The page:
It doesn’t feel good to realize that the last time I paid much attention to the great musician and bandleader Alice Coltrane, I was in high school. Of all the bop figures of the 1960s, Alice Coltrane did the most to unite the freedom, spontaneity and individualism of jazz with the timeless, egoless sounds and feelings of Indian meditation– a combination that ties together two ends of a long string.
The album I remember listening to over and over was Journey in Satchidananda, on which she plays harp and Pharoah Sanders is prominent on sax. A number of jazz heroes of the 70s — “Mahavishnu” John McLaughlin, Keith Jarrett, Chick Corea — were also known for prayerful, other-wordly improvisations that seemed as if the music was being dictated from somewhere beyond, but my impression that this territory was first explored by Alice. It was not too far from that style to New Age music, at first mostly performed by jazz-trained players, seemingly designed to accompany meditation.
But in Alice Coltrane’s gifted hands, the blend of Hindu mysticism and hard bop gave birth to music that wasn’t meant to accompany a spiritual or inward journey — it was the journey, and she was quite serious about it. She established a commune in Agoura Hills for the study of Vedanta, a Hindu school of philosophy, and taught there after retiring from music in the late 1970s.
Alice Coltrane was, of course, the widow of jazz immortal John Coltrane, who died in 1967. She was also the pianist in his band for the last two years of his musical career, which ended with his death from liver cancer at age 40. Now, she has joined him. She died at West Hills Hospital a week ago of respiratory failure.
I heard about her passing this evening as I drove away from LAX after my flight home from New Orleans. I stumbled across Tavis Smiley’s radio program, where he replayed a priceless interview with Coltrane taped when she was promoting a comeback album in 2004, Translinear Light. She was unexpectedly funny, especially about her early years in Detroit, growing up in a highly religious family.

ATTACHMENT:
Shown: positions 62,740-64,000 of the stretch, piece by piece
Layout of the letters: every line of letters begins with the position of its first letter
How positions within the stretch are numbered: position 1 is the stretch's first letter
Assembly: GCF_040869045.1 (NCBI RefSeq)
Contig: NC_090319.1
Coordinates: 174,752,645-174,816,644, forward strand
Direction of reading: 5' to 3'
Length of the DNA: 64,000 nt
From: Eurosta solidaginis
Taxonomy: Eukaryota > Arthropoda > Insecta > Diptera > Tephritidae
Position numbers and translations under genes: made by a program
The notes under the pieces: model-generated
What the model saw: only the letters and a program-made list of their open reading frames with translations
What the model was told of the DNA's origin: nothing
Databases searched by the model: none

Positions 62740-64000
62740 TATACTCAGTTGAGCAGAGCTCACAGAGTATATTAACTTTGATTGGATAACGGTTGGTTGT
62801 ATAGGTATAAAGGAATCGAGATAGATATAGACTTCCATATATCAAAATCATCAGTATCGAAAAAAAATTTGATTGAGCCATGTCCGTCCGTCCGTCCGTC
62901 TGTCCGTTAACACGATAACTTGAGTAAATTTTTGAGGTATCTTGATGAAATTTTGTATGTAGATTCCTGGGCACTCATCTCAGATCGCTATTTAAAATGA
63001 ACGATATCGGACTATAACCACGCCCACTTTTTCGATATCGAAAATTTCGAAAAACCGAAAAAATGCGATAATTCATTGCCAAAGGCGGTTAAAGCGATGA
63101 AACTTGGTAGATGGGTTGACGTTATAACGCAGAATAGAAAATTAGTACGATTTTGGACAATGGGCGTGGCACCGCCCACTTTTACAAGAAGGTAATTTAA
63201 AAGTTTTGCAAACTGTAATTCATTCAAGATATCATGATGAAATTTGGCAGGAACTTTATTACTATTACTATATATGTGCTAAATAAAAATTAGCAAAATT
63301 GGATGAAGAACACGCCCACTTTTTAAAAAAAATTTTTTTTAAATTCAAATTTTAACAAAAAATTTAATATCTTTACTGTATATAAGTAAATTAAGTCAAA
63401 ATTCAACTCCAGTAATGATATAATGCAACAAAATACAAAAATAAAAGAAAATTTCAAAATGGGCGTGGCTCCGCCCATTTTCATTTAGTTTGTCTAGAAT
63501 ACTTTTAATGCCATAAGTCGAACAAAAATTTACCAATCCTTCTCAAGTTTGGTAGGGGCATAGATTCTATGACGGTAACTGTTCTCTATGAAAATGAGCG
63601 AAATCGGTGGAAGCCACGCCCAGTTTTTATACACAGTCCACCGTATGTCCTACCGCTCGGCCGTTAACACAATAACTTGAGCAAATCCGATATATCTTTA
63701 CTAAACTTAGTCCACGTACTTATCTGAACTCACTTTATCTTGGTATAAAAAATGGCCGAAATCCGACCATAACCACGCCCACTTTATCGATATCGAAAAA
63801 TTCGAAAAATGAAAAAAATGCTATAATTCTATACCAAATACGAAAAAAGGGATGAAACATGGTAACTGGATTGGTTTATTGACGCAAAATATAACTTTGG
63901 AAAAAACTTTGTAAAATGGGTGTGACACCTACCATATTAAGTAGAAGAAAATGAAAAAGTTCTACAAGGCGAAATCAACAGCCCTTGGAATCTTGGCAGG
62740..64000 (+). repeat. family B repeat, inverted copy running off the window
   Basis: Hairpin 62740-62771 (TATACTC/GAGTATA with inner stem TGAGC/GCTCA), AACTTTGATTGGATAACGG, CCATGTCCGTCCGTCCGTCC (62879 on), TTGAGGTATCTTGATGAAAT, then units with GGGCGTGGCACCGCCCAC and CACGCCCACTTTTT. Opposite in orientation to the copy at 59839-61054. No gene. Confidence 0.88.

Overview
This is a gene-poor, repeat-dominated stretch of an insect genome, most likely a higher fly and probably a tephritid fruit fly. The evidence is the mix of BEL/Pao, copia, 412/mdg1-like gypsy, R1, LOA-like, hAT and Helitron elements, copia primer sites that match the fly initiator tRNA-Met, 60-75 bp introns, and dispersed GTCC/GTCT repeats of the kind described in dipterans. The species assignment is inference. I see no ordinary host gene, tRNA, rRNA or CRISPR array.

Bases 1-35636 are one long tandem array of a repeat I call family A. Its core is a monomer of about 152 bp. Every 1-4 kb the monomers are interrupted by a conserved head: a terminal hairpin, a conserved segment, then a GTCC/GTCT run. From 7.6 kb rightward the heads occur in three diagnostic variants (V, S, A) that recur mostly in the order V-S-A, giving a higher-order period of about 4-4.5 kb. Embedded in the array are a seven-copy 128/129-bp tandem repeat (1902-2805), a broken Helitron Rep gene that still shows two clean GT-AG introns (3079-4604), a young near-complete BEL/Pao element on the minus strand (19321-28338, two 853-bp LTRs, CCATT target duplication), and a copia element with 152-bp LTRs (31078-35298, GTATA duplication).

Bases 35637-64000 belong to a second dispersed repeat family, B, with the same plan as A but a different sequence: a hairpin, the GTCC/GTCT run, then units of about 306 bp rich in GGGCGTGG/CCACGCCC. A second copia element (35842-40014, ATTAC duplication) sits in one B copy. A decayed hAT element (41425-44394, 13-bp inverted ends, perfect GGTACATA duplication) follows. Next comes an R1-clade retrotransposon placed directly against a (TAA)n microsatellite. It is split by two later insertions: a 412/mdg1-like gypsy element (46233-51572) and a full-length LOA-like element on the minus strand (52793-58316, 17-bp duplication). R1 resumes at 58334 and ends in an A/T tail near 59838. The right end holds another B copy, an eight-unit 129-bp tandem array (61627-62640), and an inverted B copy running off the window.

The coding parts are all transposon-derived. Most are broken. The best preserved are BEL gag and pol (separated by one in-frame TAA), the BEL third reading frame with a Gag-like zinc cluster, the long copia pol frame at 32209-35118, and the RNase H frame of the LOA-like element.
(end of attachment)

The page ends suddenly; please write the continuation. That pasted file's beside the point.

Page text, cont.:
I don’t know if Smiley streams his show on the Internet; I’m too tired to investigate now, but I’ll update this post if I can find it. (See below.)
Meantime, I’m going to start looking for a copy of Journey in Satchidananda, and see whether it moves me now the way it did when I was 16.
*Update: A stream of Tavis Smiley’s interview with Alice Coltrane is here, for the next week at least. Really, even if jazz doesn’t interest you, listen to it. She’s so utterly charming. The aforementioned album and much else of her work is available here on Rhapsody. (The link is to the music service’s Internet site, but to play it you have to download the player. I’m a fan of Rhapsody, so if this gets you to join the service, all to the good.) You can hear samples on Impulse! site, and on that thing Apple runs, oh yeah, iTunes.
Writer Deanne Stillman has a lovely brief tribute to Alice Coltrane here on Huffington Post, and so does RJ Eskow, here, in a combined tribute to Coltrane and saxophonist Michael Brecker, who also passed away last week.